Polly named Scialog Fellow


Polly Fordyce was recently named a 2017 Scialog Fellow for Molecules Come to Life. It is a two-year program jointly sponsored by the Research Corporation for Science Advancement and the Gordon and Betty Moore Foundation.

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Congratulations, Polly!

Kara earns a Centennial Teaching Award!

In recognition for her hard work and dedication to developing the new BIOE 301D hands-on microfluidics course described below, Kara just received a Centennial Teaching Award.  Many congratulations, Kara!!!

Alli Keys joins the lab!

Welcome to Alli Keys, who has joined the Fordyce Lab as a ChEM-H Undergraduate Scholar!

Alli Keys is a sophomore from Houston, Texas, majoring in Chemistry. She previously worked as a Research Assistant at MD Anderson Cancer Center. Her hobbies include singing with the University Singers Choir, teaching Introductory Chemistry, and participating in the Stanford Axe Committee. 

Alex Sockell joins the lab!

We are very happy to announce that Alex Sockell has decided to join the lab!  Alex is a graduate student in Genetics and deep sequencing guru who previously worked as a researcher and lab manager in the Bustamante lab for 3 years.  Welcome, Alex!

Film crew visits the lab for our upcoming JoVE article!

Lights, camera, complex photolithography fabrication.  A film crew from JoVE came to the lab and clean room to capture Kara and Adam in action making multilayer molding masters and valved microfluidic devices for producing droplet emulsions.  Some outtakes below:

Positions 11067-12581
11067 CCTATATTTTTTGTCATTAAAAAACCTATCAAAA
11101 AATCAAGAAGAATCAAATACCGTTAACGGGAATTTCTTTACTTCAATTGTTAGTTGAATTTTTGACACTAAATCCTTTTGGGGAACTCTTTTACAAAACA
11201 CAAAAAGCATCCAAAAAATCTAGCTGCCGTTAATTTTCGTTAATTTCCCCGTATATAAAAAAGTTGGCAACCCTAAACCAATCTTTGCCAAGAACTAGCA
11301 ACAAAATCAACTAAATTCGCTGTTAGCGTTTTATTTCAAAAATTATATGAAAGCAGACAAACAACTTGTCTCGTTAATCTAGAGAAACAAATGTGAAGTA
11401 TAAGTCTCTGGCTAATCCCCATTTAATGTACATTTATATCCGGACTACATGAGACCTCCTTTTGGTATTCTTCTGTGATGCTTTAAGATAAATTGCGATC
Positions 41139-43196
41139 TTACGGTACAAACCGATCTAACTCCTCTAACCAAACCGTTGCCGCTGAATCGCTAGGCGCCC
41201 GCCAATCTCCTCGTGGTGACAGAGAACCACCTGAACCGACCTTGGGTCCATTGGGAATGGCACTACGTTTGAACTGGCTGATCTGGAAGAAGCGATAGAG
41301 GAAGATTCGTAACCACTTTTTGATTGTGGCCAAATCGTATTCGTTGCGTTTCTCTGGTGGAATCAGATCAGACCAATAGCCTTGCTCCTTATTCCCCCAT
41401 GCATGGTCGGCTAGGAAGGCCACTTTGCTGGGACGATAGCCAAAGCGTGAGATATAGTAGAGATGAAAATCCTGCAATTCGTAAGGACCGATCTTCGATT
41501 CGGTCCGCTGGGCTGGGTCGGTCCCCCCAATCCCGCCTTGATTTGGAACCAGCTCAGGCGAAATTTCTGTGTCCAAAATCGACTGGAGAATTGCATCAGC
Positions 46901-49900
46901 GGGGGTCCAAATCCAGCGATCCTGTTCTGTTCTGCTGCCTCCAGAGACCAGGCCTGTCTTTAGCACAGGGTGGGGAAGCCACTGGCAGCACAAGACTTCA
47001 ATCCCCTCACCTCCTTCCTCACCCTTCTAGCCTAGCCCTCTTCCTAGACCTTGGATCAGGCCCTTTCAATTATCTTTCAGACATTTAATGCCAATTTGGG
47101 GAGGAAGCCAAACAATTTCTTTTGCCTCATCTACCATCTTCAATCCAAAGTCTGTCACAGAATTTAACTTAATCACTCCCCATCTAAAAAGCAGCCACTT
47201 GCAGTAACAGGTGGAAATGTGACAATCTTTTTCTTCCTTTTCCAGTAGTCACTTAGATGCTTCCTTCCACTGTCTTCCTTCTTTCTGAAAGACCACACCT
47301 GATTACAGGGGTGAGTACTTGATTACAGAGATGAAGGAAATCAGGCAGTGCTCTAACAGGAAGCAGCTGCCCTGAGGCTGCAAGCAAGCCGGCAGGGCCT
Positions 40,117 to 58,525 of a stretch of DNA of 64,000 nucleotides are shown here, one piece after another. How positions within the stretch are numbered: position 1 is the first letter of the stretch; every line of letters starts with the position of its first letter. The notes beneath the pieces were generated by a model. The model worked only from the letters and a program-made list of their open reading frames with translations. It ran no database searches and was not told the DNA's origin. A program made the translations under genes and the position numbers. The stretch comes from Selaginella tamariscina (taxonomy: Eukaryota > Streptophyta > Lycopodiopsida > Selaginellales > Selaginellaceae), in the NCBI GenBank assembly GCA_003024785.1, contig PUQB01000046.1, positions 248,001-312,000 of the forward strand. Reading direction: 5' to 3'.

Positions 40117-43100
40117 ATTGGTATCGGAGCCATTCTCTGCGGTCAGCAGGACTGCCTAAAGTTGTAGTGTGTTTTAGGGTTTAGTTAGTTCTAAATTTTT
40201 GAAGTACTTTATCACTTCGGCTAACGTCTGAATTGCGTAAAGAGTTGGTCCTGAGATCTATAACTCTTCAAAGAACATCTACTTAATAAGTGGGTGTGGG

The Fordyce Lab is awarded 2 Bio-X Seed Grants!

The Fordyce Lab has been awarded seed funding from Bio-X to support two projects in the lab!  

The first grant, "High-throughput Quantitative Enzymology: Developing and Deploying a Novel Microfluidic Platform", funds a collaborative project with Dan Herschlag's lab in the Department of Biochemistry that is being driven by Craig Markin, a joint postdoc between our labs.  The goal of this project is to develop a new microfluidic technology for producing and measuring Michaelis-Menten kinetics for thousands of rationally chosen enzyme mutants in parallel.  By making these measurements, we hope to learn more about how enzymes position active site residues for catalysis and improve efforts to design new enzymes.

The second grant, "Deciphering the Language of Cellular Protein Interaction Networks Using Spectrally Encoded Peptide-Bead Libraries", funds a collaborative project with Martha Cyert's lab in the Department of Biology that is being led by Huy Nguyen.  For this project, we are developing a new bead-based technology for studying how calcineurin, a human phosphatase that is the target of several immunosuppressant drugs, finds and binds its protein substrates in the cell.  With these measurements, we hope to improve prediction of calcineurin substrates and deepen our knowledge of cell signaling networks in vivo.

For more information on these projects (and to see the awesome science of the other funded grants!), check out the Bio-X website.

Welcome Huy Quoc Nguyen and congratulations!

Postdoctoral scholar Huy Quoc Nguyen has joined the Fordyce Lab! Huy graduated with a PhD in Chemistry from UC Davis and a BS from University of Washington. 

Huy was just awarded a ChEM-H seed grant with Christian Lentz from Matt Bogyo's lab to develop a new assay for protease specificity on spectrally encoded beads. Congratulations!

Welcome Rebecca, Varun, and Alex!

We have three new students in the Fordyce Lab for the summer! Rebecca Bromley-Dulfano is an undergraduate from the Physics department.  Alex Sockell is a rotation student with the Genetics Department. Varun Venkatesh is a high school student joining us as an intern.



Craig is awarded a CIHR Postdoctoral Fellowship!


Craig Markin was awarded a Canadian Institutes of Health Research Postdoctoral Fellowship, which carries up to five years of full support! Read more about the fellowship here

Craig works jointly between our laboratory and the Herschlag laboratory to develop new microfluidic techniques for quantitatively measuring enzyme activity and catalysis across thousands of mutants in a single assay. 

Congratulations, Craig!